Another breast change during pregnancy is the hormonal affect that is causing the enlargement. The breast must have room for the milk ducts to grow and to fill with milk. This will change the level of sensitivity of your breast. Your nipple can be especially sensitive and uncomfortable. The first milk that is formed is a sweet fluid that is easy for the baby’s digestive system. Beginning the second trimester you may notice a discharge of the fluid called colostrums. When the colostrums is first produced it is a thick and yellow color. When the baby arrives the fluid changes to colorless liquid. If you are sexually stimulated or you massage your breasts the fluid can be discharged. With some women the discharge is immediate and very noticeable but with other women they may not have any discharge. Both situations are normal. You will have milk for your baby when the baby arrives.

Breast health monitoring should continue whether you are pregnant or not. It may not be very comfortable because of the sensitivity and it may not be as easy to recognize what changes are due to the pregnancy and what are abnormal. A lot of the times any lumps that you find are due to milk ducts that become clogged and are not due to the onset of a type of cancer. If you apply warm moist heat to the area where the lump is found and the lump goes away then the heat has unclogged the duct. If the warm moist heat has no noticeable affect on the lump you should bring it up in your next appointment with your health care provider. If you are younger than age 35 cancer is not as prevalent as it is in an older person. If you are over the age of 35 and are planning a pregnancy you may want to get a mammogram before the pregnancy as a baseline. There will be breast changes during pregnancy but you should monitor those changes and speak with the doctor if you become alarmed about any abnormalities.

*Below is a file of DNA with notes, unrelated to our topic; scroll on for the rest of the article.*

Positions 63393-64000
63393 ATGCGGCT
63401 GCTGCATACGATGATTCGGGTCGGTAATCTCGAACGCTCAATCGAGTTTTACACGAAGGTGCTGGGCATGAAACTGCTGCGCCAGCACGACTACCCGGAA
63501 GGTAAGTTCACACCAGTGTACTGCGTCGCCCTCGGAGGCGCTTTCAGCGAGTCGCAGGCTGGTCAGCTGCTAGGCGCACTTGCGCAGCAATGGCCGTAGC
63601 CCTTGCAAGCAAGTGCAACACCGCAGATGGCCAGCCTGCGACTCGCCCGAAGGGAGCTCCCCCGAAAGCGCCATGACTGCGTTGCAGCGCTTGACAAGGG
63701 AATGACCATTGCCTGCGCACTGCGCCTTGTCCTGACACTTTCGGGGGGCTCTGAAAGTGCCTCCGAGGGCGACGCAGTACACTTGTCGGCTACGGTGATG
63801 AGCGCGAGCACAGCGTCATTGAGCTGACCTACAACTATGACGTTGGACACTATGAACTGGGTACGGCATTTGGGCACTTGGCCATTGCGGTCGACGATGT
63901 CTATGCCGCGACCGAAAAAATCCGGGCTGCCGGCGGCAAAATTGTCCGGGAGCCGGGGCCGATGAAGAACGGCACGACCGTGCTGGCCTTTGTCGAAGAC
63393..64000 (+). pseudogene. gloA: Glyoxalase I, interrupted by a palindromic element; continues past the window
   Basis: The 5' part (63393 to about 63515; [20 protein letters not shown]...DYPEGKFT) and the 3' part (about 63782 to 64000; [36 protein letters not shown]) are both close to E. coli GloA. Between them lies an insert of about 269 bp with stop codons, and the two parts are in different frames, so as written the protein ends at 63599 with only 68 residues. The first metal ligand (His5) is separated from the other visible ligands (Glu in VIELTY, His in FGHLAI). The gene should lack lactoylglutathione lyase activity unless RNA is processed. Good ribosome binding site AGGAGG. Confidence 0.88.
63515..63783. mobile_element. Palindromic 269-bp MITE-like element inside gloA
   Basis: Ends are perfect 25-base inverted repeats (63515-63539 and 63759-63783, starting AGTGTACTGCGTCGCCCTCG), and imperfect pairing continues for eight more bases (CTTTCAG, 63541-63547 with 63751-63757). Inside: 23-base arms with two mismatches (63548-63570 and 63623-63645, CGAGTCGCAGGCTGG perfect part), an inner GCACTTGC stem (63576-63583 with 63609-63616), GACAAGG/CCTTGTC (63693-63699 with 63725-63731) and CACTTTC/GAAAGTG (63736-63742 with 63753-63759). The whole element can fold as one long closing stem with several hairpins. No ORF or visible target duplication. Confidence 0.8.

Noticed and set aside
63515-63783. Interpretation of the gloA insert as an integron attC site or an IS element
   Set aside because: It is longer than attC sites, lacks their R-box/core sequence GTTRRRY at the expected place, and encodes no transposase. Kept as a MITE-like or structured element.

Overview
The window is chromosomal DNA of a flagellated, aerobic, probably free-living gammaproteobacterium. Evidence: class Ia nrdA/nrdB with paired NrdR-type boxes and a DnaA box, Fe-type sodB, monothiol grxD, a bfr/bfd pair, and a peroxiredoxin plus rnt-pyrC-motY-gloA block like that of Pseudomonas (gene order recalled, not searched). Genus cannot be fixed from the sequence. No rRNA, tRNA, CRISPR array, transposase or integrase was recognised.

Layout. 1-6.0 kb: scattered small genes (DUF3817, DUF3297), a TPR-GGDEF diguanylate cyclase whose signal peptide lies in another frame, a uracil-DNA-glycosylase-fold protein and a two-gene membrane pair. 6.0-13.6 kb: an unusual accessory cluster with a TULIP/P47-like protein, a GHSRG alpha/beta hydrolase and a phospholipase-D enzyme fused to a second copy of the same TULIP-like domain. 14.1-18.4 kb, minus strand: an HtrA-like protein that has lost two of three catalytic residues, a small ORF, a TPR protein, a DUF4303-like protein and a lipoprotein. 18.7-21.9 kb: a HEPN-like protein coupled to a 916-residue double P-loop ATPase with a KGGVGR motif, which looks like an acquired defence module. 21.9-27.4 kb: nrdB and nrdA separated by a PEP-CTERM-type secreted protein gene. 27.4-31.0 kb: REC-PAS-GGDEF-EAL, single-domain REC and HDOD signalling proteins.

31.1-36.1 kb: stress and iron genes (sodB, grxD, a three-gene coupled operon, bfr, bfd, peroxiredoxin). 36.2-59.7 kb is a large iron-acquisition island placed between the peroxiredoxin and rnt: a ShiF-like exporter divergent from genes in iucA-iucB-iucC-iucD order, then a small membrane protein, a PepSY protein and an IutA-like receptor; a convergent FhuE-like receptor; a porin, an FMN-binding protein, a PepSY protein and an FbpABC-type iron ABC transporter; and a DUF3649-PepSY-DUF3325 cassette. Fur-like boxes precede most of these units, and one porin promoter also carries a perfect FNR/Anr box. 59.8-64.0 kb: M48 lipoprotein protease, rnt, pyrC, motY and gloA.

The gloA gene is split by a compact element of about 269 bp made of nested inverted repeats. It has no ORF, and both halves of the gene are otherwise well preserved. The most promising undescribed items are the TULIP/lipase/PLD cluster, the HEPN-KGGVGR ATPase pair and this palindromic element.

Effects of Drinking Alcohol During Pregnancy

If you cannot refrain from drinking beverages with alcohol during pregnancy, then you must severely limit your intake to protect the health of the developing child that you carry. Your baby is drinking the same alcoholic beverage when you take a drink. The child’s body cannot process it as quickly as your body does and it will continue to flow through the placenta to your developing baby. Alcohol consumption is associated with birth defects in up to 40,000 babies born in the United States each year. Fetal Alcohol Spectrum Disorder (FASD) is the name given to birth abnormalities associated with its consumption.